I’ve always suspected that there was a group of people who somehow mistook the radio-ranting and gutter-writing of the right as something other than a form of WWE-type entertainment – believe it or not, some actully take it seriously. But worse than that, apparently some rely on these sources as their ONLY source of “news”.

    It truly boggles the mind.

  22. G.A.Phillips says:

    Ken,

    As a liberal you don’t have any American values, values of the socialist, communist, Nazi, druid and fascist, yes, Amercing no.

    If you disagree please tell me where I’m mistaken?

  23. G.A.Phillips says:

    Tano,

    I’ve always suspected that there was a group of people who somehow mistook the radio-ranting and gutter-writing of the right as something other than a form of WWE-type entertainment – believe it or not, some actully take it seriously. But worse than that, apparently some rely on these sources as their ONLY source of “news”.

    When you listen to Conservative talk radio it helps to turn off the tape recorder stop concentrating on finding a statement that you can take out of context and use the ruin the hosts carer and pay attention to what they have to say.

    Dude take the 6 week Limbaugh challenge.

  24. Andy says:

    G.A., you’re a boring spoof. You need to either step up the winger insanity or tone it back down to an almost believable level. Right now, you’re just a bit silly.

  25. Pug says:

    George W. Bush and his administration were responsible for winning the war in Iraq. They proposed, promoted and executed the war. They had all the money, troops and resources they asked for. All they had to do was win.

    Yet they have failed miserably to pacify a small country, or even bring a semblance of order, in more than four years time, with 3,700 dead troops and hundreds of billions of dollars spent. Any executive in business who so completely bungled a major project would be out on his ear.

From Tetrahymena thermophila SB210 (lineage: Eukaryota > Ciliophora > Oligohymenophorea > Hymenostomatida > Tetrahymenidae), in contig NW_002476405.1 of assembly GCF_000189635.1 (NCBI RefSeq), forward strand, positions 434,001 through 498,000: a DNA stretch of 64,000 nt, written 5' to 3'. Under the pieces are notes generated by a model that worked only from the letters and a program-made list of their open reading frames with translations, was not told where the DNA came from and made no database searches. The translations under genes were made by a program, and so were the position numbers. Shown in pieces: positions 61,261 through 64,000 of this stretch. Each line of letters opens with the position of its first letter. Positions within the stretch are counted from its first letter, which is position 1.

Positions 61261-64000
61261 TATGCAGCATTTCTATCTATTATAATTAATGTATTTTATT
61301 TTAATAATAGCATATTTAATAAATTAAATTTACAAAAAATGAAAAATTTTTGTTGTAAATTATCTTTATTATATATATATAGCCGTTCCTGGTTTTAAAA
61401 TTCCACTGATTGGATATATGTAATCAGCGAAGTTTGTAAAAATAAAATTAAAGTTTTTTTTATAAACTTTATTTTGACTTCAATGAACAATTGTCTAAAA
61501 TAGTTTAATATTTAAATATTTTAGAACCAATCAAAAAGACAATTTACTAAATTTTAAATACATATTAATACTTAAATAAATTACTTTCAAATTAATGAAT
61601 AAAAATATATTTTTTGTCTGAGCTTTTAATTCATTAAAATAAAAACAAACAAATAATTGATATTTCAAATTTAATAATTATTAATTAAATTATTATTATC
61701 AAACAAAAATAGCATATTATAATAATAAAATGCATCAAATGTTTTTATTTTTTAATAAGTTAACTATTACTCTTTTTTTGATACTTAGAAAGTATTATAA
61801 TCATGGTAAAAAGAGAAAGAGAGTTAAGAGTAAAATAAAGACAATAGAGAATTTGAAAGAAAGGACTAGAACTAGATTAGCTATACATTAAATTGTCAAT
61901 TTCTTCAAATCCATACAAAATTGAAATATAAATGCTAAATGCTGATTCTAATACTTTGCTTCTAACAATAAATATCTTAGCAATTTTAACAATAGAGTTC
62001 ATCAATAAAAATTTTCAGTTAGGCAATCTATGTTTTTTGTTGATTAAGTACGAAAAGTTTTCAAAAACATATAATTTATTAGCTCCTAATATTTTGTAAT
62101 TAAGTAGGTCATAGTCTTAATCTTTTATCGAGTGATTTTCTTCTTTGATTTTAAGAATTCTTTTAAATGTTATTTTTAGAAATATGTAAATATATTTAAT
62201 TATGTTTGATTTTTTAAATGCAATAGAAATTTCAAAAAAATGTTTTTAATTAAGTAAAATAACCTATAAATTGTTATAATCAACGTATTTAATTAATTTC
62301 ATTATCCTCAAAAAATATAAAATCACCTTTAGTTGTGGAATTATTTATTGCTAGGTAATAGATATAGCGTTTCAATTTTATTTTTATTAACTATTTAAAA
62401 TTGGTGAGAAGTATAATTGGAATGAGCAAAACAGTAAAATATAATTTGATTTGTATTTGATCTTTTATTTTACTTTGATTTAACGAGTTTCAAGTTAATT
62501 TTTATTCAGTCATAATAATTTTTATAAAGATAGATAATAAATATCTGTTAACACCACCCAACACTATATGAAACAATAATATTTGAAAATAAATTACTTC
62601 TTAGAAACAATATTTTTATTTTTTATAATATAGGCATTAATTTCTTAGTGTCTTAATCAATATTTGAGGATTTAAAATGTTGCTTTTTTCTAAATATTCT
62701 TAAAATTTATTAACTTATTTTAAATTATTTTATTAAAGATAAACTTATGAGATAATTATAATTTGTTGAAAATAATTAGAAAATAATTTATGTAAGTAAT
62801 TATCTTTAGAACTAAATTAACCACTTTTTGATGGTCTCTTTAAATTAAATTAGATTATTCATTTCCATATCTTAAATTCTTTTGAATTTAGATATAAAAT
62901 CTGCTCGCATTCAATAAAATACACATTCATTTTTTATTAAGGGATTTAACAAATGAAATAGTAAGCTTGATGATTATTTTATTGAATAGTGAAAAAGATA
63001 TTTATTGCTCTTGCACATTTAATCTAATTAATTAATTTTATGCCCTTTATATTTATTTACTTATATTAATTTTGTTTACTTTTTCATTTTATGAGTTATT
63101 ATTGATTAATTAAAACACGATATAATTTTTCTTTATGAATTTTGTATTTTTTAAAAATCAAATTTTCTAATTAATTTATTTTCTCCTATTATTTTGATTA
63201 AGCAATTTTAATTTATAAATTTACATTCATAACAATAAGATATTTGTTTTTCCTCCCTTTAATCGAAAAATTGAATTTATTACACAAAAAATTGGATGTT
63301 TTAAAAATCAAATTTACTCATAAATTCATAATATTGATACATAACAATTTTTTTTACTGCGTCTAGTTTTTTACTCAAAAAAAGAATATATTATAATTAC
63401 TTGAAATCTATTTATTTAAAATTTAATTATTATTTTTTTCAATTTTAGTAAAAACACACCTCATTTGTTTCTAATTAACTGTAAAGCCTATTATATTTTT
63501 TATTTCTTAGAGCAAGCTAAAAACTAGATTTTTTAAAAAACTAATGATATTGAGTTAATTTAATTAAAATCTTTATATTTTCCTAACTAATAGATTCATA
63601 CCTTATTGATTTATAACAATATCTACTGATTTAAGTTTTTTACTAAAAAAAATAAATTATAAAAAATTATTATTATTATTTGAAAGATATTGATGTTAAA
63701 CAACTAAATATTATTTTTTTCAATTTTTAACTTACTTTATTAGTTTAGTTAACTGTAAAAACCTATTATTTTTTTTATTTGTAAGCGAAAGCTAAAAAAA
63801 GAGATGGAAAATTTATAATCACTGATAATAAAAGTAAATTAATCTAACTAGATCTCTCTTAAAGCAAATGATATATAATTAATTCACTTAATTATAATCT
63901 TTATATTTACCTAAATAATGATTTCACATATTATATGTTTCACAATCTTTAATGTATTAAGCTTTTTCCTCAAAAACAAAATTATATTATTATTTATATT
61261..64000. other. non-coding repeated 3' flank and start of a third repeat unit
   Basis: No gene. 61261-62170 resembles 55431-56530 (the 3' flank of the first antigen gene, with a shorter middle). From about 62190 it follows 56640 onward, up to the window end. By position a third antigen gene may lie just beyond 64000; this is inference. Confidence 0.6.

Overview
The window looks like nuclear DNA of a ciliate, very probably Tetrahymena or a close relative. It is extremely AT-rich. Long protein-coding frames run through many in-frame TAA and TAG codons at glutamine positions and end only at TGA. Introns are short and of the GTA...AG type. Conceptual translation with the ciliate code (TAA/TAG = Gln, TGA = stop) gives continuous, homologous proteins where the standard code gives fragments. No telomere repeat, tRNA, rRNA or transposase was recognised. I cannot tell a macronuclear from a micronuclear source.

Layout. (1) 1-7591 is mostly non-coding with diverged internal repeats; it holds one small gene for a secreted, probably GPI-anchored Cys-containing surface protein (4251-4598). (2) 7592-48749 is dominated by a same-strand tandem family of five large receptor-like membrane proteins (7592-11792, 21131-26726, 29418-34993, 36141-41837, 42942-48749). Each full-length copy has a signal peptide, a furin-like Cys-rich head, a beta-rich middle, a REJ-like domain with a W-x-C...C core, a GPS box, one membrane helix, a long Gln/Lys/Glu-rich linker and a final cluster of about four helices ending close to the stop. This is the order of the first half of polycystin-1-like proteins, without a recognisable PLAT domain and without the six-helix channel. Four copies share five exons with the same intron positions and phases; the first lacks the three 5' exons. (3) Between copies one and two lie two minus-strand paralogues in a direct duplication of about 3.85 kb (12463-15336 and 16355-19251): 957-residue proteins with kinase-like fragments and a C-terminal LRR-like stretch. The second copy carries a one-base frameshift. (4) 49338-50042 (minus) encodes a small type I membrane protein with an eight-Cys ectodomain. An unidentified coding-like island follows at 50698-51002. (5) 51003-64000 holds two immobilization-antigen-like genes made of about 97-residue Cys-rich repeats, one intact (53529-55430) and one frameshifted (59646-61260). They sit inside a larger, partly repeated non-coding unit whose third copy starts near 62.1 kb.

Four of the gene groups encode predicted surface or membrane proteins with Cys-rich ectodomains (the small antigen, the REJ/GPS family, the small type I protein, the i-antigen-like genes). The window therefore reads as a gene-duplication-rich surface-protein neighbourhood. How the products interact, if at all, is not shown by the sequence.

As far as the talk of “surrender”, “anti-Americanism” and all the other smears, in the last election the President said very bluntly, “If the Democrats win, the terrorists win”. Americans, including in “flyover country” like Indiana, Ohio and Pennsylvania, immediately went out and handed Republicans their walking papers. It was even worse in New England and the West.

    The only logical conlusion is that Americans hate America and love terrorists. Or perhaps this kind of talk has lost its effectiveness with a public that no longer believes Bush or his supporters and who, by a large majority, want an end to the Iraq War. Bush instead gave them an expanded Iraq War because I don’t think he got the message. It seems another message will have to be delivered to the Republican Party in November of 2008.

  26. What Kathy said.

    Ok, part of what what Kathy said was:

    Iraq is a catastrophe beyond the power of any words to adequately describe it…

    One can write this only if one is ignorant of history, the many disasters that have been much worse, and the many great historians who have written about them. May I suggest starting with Herodotus and working forward. The Liberation of Iraq isn’t even the worst disaster of the 21st century. That award goes to the ongoing genocide in Darfur.

    And a couple commenters should be ashamed of what they wrote concerning Natan Sharansky. You do not seem to know much about the man whose words, commitment and intent you abuse with profane words and insults. Grow up.

  27. Anjin-San says:

    Sharansky’s resistance to the Soviet regime is laudable, but I have a hard time seeing him as an honest advocate for human rights given some of his positions regarding Palestinians.

    The human rights thing has to work for both sides in order for it to have much meaning. He kind of comes off like another guy saying “when we kill it is for the good, when they do it is proof they are evil.” Not very original.

    The fact that his work has been an influence on Bush policy is hardly something to brag about, considering that almost all of Bush’s policies have been train wrecks…

  28. Steph says:

    Everybody who wants to give into Bin laden and withdraw now thank God you Bin Laden supporters weren’t around in the 40s or else we’d be speaking German or Japanese or a combo of both now.

    Turn tail and run like whiny little girls because of trouble.

  29. Steph says:

    Although this worries me. The New York times would have staffers rape children in broad daylight to save papers.